Apartment building with retail proposed for former Fuddruckers site in Fairfax

A proposed mixed-use development concept for the northeast corner of Chain Bridge Road and Fairfax Blvd (via Fairfax City)

The vacant Fuddruckers building along Route 123 (Chain Bridge Road) in Fairfax City may not be standing for much longer.

The site at 3575 Chain Bridge Road, which has been empty since the burger joint closed in 2017, is being eyed for a potential mixed-use development that would also encompass the adjacent Exxon gas station and Tobacco Hut lots, covering about 2.3 acres total at the corner of Chain Bridge and Fairfax Blvd (Route 50).

While no formal application has been submitted yet, a development concept is scheduled to be presented to the Fairfax City Council at a work session tonight (Tuesday). It went to the city’s planning commission for feedback on Sept. 25.

According to a staff report, the potential concept from Chain Bridge LLC would transform the site with an 8-story, mixed-use building featuring about 271 apartments and 2,253 square feet of retail uses on the ground floor.

The project would also include a five-level, 316-space parking garage, approximately 1,662 square feet of open space on Chain Bridge Road and two new streets: a Northfax Street extending east from Chain Bridge and a not-yet-named north-south road off of Fairfax Blvd.

“This mixed-use development aims to transform the current car-centric commercial area into a vibrant urban block. The mid-rise structure will place retail, residential lobby, and amenity areas along Northfax Street’s extension,” Justin Johnson, vice president of real estate development for JM International, wrote in a Sept. 11 letter to the city.

The letter indicates that the residential units will be apartments, averaging 775 square feet in size. About 65% of the units will be studio or one-bedroom apartments, and the remaining units would have two bedrooms. The applicant says it would commit to making 6% of the units affordable in accordance with the city’s still relatively new Affordable Dwelling Unit program.

Johnson said the proposal “aligns with the vision of creating a bustling pedestrian-focused pathway along Northfax Street,” as laid out by the Northfax Small Area Plan that the city council approved in June 2020.

According to the letter, the property owner had reached a lease agreement with a new tenant for the Fuddruckers building in May when the city’s Economic Development team contacted them to “relay the City’s eagerness to see the Fuddruckers demolished and the road network extended as soon as possible.”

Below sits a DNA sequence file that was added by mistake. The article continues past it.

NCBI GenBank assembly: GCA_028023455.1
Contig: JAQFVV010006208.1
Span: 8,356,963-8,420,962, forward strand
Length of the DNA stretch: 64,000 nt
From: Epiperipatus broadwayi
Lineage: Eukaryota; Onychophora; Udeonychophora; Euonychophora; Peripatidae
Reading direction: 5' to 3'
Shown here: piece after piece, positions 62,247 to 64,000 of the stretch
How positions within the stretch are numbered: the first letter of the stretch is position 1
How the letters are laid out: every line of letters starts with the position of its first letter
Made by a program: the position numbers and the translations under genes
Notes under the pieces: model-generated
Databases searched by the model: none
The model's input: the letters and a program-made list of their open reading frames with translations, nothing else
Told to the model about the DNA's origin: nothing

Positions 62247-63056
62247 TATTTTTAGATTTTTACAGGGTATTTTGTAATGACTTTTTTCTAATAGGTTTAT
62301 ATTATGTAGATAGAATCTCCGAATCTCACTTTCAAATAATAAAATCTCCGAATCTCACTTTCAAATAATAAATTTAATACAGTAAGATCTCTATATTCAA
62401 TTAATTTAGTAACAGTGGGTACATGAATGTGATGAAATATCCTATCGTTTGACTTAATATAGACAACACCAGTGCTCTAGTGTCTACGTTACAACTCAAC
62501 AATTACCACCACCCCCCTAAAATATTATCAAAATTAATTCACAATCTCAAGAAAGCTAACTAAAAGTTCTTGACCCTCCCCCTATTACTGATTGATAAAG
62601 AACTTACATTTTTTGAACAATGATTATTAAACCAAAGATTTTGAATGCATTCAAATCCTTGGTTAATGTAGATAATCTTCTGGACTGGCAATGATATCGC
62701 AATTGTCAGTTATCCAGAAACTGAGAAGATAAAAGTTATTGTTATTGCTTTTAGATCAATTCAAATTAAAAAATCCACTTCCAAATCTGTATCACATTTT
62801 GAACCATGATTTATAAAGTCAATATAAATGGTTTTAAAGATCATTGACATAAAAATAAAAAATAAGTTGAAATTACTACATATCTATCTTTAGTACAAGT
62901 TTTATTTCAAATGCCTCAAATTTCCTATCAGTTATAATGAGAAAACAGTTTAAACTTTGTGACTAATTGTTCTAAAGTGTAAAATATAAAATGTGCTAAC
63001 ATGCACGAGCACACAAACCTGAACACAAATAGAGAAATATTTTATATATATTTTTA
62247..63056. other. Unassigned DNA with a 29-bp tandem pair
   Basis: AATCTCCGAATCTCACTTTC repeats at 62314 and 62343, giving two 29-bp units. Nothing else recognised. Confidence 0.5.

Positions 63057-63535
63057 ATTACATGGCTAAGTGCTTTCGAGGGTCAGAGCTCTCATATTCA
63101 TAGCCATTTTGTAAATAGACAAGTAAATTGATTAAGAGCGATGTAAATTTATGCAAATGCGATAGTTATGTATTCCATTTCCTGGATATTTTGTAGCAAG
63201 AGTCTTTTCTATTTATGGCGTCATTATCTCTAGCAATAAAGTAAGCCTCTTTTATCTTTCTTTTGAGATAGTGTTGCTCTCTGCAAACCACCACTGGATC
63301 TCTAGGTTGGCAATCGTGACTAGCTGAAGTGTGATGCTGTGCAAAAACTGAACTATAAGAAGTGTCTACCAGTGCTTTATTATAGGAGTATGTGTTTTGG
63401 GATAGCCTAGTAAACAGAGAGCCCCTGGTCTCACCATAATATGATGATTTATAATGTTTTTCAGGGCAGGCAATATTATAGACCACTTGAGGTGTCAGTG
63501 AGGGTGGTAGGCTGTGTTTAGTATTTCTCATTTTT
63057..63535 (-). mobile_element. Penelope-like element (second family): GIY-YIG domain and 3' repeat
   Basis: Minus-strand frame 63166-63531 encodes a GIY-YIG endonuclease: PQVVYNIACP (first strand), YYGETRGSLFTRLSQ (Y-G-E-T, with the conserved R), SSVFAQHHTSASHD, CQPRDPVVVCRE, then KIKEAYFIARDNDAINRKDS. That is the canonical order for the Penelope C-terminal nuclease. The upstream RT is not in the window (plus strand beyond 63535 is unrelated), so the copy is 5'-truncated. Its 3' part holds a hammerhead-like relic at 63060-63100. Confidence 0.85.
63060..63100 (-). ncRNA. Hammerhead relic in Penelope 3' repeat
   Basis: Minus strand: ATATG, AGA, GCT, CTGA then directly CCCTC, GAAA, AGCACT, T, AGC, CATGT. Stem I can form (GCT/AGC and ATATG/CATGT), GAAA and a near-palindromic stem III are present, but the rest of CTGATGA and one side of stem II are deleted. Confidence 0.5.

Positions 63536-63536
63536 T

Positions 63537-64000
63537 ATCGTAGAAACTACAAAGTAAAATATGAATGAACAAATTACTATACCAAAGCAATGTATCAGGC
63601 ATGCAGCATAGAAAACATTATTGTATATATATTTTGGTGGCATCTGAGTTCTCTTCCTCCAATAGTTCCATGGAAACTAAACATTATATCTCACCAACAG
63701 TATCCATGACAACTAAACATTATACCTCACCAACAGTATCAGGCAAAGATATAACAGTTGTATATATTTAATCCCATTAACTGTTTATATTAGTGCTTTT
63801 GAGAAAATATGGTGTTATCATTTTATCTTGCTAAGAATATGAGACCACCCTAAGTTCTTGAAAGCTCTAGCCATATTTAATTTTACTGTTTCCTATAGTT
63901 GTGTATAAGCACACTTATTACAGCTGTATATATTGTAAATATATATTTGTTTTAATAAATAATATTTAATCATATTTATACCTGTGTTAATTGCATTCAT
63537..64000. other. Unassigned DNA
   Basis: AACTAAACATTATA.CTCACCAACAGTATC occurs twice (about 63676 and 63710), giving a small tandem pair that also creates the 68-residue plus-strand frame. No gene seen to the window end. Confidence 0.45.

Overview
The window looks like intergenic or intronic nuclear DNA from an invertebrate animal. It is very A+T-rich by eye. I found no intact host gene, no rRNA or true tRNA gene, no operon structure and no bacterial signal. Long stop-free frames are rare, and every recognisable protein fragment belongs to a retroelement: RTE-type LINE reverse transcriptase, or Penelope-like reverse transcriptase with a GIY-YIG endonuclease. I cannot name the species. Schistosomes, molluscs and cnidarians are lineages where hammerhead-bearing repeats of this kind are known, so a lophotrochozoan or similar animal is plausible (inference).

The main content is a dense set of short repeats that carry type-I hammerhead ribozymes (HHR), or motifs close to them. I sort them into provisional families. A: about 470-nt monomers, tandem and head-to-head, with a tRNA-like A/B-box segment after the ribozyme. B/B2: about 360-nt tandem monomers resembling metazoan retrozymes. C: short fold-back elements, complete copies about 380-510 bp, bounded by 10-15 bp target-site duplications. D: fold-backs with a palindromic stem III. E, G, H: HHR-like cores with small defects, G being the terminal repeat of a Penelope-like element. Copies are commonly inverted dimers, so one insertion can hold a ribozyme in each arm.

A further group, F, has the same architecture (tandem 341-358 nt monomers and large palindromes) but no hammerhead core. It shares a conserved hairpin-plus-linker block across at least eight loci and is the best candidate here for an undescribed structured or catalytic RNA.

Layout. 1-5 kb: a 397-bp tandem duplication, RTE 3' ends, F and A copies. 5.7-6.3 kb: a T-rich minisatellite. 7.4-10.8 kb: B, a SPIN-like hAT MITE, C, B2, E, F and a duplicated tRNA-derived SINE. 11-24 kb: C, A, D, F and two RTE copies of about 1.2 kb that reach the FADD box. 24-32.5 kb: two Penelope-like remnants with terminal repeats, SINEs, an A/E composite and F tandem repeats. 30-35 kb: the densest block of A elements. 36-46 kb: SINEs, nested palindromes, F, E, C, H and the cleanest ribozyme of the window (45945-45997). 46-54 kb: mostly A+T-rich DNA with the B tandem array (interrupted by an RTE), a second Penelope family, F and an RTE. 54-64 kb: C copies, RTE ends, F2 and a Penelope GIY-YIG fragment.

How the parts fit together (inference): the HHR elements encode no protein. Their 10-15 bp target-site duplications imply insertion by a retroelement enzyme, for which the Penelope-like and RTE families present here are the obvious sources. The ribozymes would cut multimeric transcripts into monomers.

At last week’s briefing on the concept, the planning commission raised concerns about the building’s height and limited retail space.

The property owner looked at providing up to 3,000 square feet of retail, but determined that “unfortunately eats away at the needed residential lobby and amenity space,” Johnson said.

In order to make the development work, JM International says it would need a density increase of up to 125 units per acre, a 33% reduction from the city’s residential parking requirement, a waiver from parallel parking on the new north-south street and “a moderate amount” of retail frontage adjacent to Chain Bridge.

The garage parking spaces would be broken down into 305 spaces for residents and 11 for the retail. The concept also proposes 12 parallel parking spaces off-site along Northfax Street.

Without the requested incentives, the project risks “becoming merely a standalone retail location,” the letter said.

In addition to replacing a gas station and underutilized retail buildings with housing, the proposed concept would improve the site’s accessibility and ease traffic congestion between Old Town Fairfax and I-66 with the Northfax Street extension, according to the developer.

“By replacing an aging structure situated at a key intersection, the project introduces additional residents and rejuvenates the area,” Johnson wrote. “Given these compelling features, the project holds a high likelihood of realizing its envisioned success.”